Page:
Recent acts work of disturbed people, but discourse must improve
Someone tried to send a bomb to former Secretary of State Hillary Clinton, but it was intercepted by the Secret Service two weeks ago. As the week wore on, the Secret Service also was looking into what may have been an explosive sent to former President Barack Obama. Police in New York were investigating a suspicious package sent to the CNN television network’s offices.
And on and on, until a suspect was apprehended a few days later.
President Donald Trump’s reaction, as White House spokeswoman Sarah Huckabee Sanders emphasized, was that, “These terrorizing acts are despicable, and anyone responsible will be held accountable to the fullest extent of the law.”
Blaming such outrageous acts on rhetoric by one’s political opponents has become standard practice among some in both the Republican and Democratic parties.
But harsh language is nothing new among American politicians. It has a long, sordid history.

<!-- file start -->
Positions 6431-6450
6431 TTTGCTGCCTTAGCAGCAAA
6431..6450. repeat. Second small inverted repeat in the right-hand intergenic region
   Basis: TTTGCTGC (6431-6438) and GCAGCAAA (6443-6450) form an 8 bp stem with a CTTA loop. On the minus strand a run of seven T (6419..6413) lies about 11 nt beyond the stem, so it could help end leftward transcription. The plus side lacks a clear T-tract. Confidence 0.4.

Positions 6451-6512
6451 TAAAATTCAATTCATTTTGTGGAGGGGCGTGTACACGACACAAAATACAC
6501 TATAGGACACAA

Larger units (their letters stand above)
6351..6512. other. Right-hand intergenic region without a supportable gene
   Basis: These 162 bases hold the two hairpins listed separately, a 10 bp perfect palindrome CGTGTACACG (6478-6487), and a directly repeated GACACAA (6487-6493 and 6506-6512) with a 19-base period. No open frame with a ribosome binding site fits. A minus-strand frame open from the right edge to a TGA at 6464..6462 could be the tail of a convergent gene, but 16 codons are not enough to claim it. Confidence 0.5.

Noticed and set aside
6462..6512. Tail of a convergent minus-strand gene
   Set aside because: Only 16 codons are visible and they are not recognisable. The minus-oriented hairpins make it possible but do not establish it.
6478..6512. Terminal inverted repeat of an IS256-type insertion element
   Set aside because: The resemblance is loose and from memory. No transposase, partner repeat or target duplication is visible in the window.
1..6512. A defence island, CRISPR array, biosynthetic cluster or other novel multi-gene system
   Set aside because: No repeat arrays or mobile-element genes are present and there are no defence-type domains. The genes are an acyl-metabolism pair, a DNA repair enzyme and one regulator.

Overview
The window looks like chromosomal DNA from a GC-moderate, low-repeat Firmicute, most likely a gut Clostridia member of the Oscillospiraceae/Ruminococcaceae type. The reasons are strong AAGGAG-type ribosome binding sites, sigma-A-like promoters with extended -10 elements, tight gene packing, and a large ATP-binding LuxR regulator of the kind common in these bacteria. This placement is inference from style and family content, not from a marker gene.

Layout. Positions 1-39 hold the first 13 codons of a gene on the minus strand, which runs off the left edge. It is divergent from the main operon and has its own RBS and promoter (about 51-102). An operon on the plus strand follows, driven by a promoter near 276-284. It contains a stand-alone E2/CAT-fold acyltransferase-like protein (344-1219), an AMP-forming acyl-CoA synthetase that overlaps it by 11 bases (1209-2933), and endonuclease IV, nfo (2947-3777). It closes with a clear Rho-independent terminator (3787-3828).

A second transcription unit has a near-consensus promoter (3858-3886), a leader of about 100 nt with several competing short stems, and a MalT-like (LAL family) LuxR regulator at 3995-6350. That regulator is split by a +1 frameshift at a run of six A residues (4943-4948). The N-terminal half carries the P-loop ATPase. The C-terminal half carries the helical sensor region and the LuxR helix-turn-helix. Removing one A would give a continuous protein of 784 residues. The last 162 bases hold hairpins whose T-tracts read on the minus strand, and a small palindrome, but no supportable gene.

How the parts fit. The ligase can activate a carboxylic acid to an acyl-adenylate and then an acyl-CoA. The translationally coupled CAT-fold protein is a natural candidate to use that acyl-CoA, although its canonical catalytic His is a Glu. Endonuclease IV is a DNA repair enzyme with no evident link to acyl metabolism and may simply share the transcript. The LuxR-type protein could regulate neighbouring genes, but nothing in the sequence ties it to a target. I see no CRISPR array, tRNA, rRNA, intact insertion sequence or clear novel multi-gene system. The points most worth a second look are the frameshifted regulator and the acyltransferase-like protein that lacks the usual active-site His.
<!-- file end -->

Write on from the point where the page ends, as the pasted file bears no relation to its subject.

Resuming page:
Most of the time, it results in actions no more serious than public officials and their families being harassed.
That certainly is bad enough — and there is no excuse for it.
But acts such as those the Secret Service was called to investigate and the vicious attack last year on Republican members of Congress are those of deeply disturbed individuals. They are a threat regardless of how restrained officeholders and candidates are in what they say.
Still, let us hope that both Democratic and Republican leaders do a better job of toning down their exhortations.
They add nothing to the quality of our public discourse.
Beyond punishing offenders to the fullest extent of the law, we would hope the recent bomb threats prompt a post-election rethinking by all political leaders of the practice of encouraging uncivil resistance and harassment of political opponents.